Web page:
But the problem isn’t isolated to Florida. According to Miller, cardiovascular disease is the biggest health risk in the world.

“The data is unequivocal. One in four people in the U.S. have cardiovascular disease. By 2020, it will be one in three,” he says. “The new Heart Institute is a critical step toward saving lives by finding new diagnostic tools that will allow earlier detection and better prevention, as well as new and improved therapies to improve outcomes.”

EKG printout, Heart Institute, clinical trial, cardiology

Patients enrolled in the Neurocardin trial are closely monitored after leaving the hospital, particularly in the first six months.

The ACC selected the Heart Institute as its partner for the first-ever trial linking genomic screening with its clinical database of patients.

“The ACC has millions of patients enrolled in registries and all the data for every type of cardiovascular disease,” Miller says. That data could help researchers identify individuals at risk for disease, allowing doctors to intervene long before a heart attack.

It could even help identify, early-on, children who may be at risk for developing the same heart condition as their parents.

“We want to do some out-of-the-box thinking about interventional treatments,” Miller says. “We might be able to introduce a statin at an early age to retard the development of atherosclerosis.”

Genetic markers have already been used in other fields to predict the likelihood of disease and introduce interventional treatments.

Cancer researchers, for example, have found that a significant percentage of women with breast cancer carry the genetic marker BR2a. The correlation is so strong, Miller says, that an increasing number of women who carry the gene are choosing to undergo a double mastectomy to prevent or reduce their risk for the disease.

Along with understanding risk, genetic discoveries could help doctors identify which treatments are most effective for individual patients as well as provide insight on appropriate dosing.

Les Miller, David Skand, clinical trial, neurocardin, stethoscope, Heart Institute

The gene and stem cell therapy trials offered by the institute will focus on preventing and reversing cardiovascular disease processes.

It’s the future of cardiovascular care and it places USF at the center of some of the most advanced research in the world, which is attracting leading scientists.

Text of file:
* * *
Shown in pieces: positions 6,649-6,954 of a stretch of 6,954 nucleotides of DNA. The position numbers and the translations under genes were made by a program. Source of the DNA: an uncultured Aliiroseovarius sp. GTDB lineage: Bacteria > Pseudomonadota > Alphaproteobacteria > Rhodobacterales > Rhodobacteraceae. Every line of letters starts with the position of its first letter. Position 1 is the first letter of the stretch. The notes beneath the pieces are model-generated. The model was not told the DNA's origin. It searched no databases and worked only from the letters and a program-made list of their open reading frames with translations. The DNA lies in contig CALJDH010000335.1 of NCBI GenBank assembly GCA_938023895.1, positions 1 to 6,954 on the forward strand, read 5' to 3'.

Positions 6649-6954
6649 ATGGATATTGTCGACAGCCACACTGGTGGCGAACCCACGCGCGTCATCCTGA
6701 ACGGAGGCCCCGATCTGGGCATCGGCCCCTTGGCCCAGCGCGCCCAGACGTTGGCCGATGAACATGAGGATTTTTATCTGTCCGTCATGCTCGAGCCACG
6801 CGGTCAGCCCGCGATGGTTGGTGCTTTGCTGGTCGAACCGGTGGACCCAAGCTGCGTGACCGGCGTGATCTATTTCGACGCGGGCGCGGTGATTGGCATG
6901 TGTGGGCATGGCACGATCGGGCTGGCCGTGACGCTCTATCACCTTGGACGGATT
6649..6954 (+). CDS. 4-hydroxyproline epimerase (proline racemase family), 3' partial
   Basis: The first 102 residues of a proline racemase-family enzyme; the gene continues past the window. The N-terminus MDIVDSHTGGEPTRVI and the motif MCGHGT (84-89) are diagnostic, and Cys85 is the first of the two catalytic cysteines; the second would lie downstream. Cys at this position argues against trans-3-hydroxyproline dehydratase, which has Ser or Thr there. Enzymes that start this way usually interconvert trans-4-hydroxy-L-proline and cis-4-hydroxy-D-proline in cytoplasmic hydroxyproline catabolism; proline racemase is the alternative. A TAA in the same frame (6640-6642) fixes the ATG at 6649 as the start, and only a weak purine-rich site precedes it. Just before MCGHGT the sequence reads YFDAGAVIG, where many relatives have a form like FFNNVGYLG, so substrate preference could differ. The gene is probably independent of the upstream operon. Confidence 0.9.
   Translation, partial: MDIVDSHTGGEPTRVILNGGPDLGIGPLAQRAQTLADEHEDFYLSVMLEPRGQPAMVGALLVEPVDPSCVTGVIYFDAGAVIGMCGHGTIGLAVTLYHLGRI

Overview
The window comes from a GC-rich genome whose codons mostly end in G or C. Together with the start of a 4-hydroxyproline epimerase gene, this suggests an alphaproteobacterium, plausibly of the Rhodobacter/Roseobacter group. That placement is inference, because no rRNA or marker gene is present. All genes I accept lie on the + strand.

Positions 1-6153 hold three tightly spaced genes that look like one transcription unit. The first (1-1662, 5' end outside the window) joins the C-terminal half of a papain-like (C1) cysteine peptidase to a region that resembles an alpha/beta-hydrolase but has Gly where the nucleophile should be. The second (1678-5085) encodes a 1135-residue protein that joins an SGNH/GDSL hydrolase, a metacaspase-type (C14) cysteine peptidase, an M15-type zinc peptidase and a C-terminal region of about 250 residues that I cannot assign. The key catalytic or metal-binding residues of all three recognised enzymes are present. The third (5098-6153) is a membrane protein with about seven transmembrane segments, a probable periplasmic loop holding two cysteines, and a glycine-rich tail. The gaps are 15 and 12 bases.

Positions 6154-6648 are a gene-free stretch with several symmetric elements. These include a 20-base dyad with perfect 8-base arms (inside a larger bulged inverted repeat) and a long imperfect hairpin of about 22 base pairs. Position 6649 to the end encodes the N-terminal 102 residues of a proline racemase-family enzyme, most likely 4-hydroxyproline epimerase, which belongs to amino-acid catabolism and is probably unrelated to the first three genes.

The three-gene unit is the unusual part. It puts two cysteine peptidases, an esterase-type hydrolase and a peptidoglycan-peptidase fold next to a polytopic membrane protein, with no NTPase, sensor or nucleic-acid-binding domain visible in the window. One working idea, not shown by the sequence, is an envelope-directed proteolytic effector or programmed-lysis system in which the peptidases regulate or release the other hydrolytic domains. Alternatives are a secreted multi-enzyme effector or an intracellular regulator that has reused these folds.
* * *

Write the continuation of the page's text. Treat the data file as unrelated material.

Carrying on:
In March, Dr. Jennifer Hall, a nationally prominent cardiovascular genomics researcher joined the institute in March.  Her work in translational genomics—using a patient’s own genetic code to guide medical care—will be key to the ACC study.

But, USF Health’s focus on personalized medicine isn’t limited to heart disease. In June, Dr. Stephen Liggett, a nationally prominent researcher in genomics-based personalized medicine,  joined USF Health as associate vice president of personalized medicine and director of the Center for Personalized Medicine and Genomics.  Liggett’s initial collaborations will include Miller’s work at the Heart Institute.

“This field is moving so rapidly,” says Miller, calling this the most exciting time of his career. “A tube of blood allows us to have your whole DNA analyzed—a huge array of data to put in usable form for doctors to take care of patients.”

David Skank, racetrack veterinarian, horse, clinical trial, Heart Institute

Skand, a racetrack veterinarian, says the new drug could make a big difference, enabling him to do more things and improving his outlook on life.

It’s the kind of research that could revolutionize healthcare, according to Dr. Stephen K. Klasko, CEO of USF Health and dean of the Morsani College of Medicine.

“We believe that the technology developed here will herald a new day and that USF Health will be able to partner with the best industry and academic partners throughout the world to develop these new personalized and genetic approaches to health.”

Postscript:   Dr. Skand notes he has felt much better in the initial months following the drug infusion, but neither he nor the healthcare practitioners involved in the blinded clinical trial will know whether he received active drug for likely a year.

David Skand, patient, clinical trial, neurocardin, Heart Institute, cardiology

Story by Ann Carney/Reprinted from USF Magazine,  Fall 2012
Photos by Eric Younghans, USF Health Communications